Borough official says company to fix problem
NAUGATUCK — Just weeks after the borough marked the completion of the $6 million reconstruction of the Whittemore Memorial Bridge with a ribbon cutting ceremony, more repairs are in store for the bridge.
The borough began reconstructing the bridge, which spans the Naugatuck River along Maple Street, in June 2016 to restore it to how it looked before the Flood of 1955. The project included placing bricks along the bridge.
The bridge reopened to two-way traffic again this spring, when most of the work had been completed. However, shortly after reopening both lanes, the bricks along the bridge shifted, creating bumps and depressions.
Public Works Director James Stewart said the problem was caused by water getting under the bricks, and clogged weep holes, which are holes under the bridge designed to drain water. Since the water wasn’t able to properly drain, it would flow to the joints at the edges of the bridge and carry away the sand that the bricks sat on, he said.
After noticing the issue, borough officials initiated talks with Mohawk Northeast, the Plantsville-based construction company that did the work on the bridge, to determine whether the design or the construction of the bridge caused the bricks to shift.
Mayor N. Warren “Pete” Hess said if the problem was due to the design the borough would be responsible to fix the problem. However, if it was due to the construction, the cost would be borne by the company.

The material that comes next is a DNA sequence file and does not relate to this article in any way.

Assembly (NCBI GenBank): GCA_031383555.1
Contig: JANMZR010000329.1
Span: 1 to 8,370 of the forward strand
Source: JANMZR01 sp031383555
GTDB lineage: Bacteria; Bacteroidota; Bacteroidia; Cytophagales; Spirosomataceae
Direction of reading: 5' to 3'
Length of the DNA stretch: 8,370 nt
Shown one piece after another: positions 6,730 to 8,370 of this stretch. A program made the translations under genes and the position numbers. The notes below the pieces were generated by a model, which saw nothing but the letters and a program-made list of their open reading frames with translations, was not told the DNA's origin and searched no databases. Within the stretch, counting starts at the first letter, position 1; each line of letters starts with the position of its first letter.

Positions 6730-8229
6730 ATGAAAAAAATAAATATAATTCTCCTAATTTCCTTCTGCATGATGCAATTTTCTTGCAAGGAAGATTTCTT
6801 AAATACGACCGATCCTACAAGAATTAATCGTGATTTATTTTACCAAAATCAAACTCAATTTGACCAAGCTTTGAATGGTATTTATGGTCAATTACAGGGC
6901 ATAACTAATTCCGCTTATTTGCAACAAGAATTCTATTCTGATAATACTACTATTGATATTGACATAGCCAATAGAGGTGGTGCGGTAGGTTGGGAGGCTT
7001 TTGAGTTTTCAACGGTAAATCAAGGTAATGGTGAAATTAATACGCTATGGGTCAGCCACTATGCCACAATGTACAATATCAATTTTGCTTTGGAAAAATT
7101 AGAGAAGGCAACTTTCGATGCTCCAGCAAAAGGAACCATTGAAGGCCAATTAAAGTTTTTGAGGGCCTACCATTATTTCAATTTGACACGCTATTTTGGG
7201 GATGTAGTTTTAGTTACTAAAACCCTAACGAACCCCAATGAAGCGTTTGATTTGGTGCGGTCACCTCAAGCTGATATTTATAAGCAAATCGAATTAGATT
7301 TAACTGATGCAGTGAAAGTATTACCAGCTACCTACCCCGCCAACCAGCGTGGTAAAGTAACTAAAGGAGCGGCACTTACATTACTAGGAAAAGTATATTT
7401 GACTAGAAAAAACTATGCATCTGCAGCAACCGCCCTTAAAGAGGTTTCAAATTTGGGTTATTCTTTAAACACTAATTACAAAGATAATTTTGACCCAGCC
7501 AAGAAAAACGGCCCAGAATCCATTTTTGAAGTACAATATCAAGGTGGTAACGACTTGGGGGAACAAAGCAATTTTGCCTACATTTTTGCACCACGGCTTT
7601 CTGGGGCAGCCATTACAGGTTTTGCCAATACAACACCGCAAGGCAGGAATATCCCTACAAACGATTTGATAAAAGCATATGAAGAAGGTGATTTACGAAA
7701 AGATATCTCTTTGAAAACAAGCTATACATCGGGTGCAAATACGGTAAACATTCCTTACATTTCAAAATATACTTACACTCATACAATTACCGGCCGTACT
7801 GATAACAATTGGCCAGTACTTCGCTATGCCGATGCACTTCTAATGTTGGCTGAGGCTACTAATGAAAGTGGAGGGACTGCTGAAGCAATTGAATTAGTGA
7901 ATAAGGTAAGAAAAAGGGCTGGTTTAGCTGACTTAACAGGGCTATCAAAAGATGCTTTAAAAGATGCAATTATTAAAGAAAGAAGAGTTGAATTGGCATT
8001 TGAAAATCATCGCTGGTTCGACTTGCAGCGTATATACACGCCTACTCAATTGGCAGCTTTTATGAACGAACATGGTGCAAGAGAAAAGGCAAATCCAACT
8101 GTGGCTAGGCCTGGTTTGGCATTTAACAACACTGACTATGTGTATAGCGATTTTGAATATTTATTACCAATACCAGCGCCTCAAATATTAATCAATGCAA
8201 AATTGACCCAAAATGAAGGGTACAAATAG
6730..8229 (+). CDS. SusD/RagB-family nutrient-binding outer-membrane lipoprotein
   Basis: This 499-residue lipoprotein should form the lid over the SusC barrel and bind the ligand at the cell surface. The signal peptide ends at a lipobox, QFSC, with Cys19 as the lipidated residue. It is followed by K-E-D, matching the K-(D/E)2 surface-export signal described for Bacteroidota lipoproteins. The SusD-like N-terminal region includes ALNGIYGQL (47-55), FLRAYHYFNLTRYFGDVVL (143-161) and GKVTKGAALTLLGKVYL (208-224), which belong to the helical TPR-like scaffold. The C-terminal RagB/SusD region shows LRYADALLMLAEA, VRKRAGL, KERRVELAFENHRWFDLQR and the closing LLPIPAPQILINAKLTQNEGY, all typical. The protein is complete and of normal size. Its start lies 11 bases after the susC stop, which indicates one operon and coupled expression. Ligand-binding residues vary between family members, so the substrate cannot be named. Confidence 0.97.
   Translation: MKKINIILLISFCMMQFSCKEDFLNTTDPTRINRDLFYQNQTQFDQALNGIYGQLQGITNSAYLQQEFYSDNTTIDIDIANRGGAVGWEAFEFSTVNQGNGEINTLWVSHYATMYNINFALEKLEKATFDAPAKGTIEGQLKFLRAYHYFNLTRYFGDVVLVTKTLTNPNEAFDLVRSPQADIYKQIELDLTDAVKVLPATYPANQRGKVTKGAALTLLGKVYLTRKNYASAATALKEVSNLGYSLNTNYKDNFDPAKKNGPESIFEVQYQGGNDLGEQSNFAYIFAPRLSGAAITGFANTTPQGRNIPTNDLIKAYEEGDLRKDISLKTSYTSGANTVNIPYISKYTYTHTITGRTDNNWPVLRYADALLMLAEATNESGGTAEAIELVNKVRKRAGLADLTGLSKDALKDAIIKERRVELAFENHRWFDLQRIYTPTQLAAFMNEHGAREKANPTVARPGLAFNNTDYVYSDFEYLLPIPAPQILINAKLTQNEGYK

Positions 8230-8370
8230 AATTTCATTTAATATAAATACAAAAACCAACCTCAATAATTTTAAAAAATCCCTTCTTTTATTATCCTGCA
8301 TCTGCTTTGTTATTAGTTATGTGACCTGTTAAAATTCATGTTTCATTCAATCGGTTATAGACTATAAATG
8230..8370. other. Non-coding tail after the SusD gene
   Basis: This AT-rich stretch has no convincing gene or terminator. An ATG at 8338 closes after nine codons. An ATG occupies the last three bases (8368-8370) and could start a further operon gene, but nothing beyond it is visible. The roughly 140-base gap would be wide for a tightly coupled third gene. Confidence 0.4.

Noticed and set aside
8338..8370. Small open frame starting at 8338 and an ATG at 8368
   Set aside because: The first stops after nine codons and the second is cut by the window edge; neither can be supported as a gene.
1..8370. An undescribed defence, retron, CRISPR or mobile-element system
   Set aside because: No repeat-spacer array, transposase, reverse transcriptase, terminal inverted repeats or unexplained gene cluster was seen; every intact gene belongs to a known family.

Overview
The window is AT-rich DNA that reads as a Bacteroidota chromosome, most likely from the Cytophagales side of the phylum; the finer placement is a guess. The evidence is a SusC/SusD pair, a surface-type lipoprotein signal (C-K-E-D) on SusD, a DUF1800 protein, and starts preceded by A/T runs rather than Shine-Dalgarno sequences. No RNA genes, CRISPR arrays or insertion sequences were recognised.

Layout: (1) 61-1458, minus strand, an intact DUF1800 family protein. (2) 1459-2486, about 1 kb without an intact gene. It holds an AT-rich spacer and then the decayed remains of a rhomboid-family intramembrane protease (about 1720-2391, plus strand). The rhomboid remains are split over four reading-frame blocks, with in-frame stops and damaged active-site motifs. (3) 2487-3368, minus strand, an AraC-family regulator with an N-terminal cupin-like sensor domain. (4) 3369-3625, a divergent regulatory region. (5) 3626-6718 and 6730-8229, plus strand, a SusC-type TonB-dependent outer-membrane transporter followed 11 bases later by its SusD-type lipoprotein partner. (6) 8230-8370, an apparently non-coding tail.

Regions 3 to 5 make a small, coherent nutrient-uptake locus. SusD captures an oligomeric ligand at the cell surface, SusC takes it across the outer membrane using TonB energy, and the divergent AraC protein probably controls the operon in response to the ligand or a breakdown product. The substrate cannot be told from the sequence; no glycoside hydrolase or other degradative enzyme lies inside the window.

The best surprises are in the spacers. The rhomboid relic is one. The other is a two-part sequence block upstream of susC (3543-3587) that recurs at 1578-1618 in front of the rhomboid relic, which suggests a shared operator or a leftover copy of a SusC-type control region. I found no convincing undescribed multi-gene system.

Stewart said the company and borough wrapped up discussions this month and the company will fix the bricks at no cost to the borough.
Mohawk will remove the bricks, clear out the weep holes, replace the sand, and replace the bricks, Stewart said. The work is expected to start by the end of October.
While all the weep holes along the bridge will be fixed, the initial brick work will only take place on the northwest quarter of the bridge, Stewart said. The work is being done one quarter at a time to ensure the problem has been fixed before doing the rest of the bridge, he said.
Stewart said it may take up to a month to see if any of the bricks shift, but it could be sooner.
“It didn’t take very long for us to start to see the problem to begin with,” Stewart said.
If it’s successful the bridge will be done in quarters, with each quarter taking one to two days, Stewart said. The bridge will be open to only one lane of travel while the work is done, he said.
A message left with Mohawk Northeast seeking comment was not returned.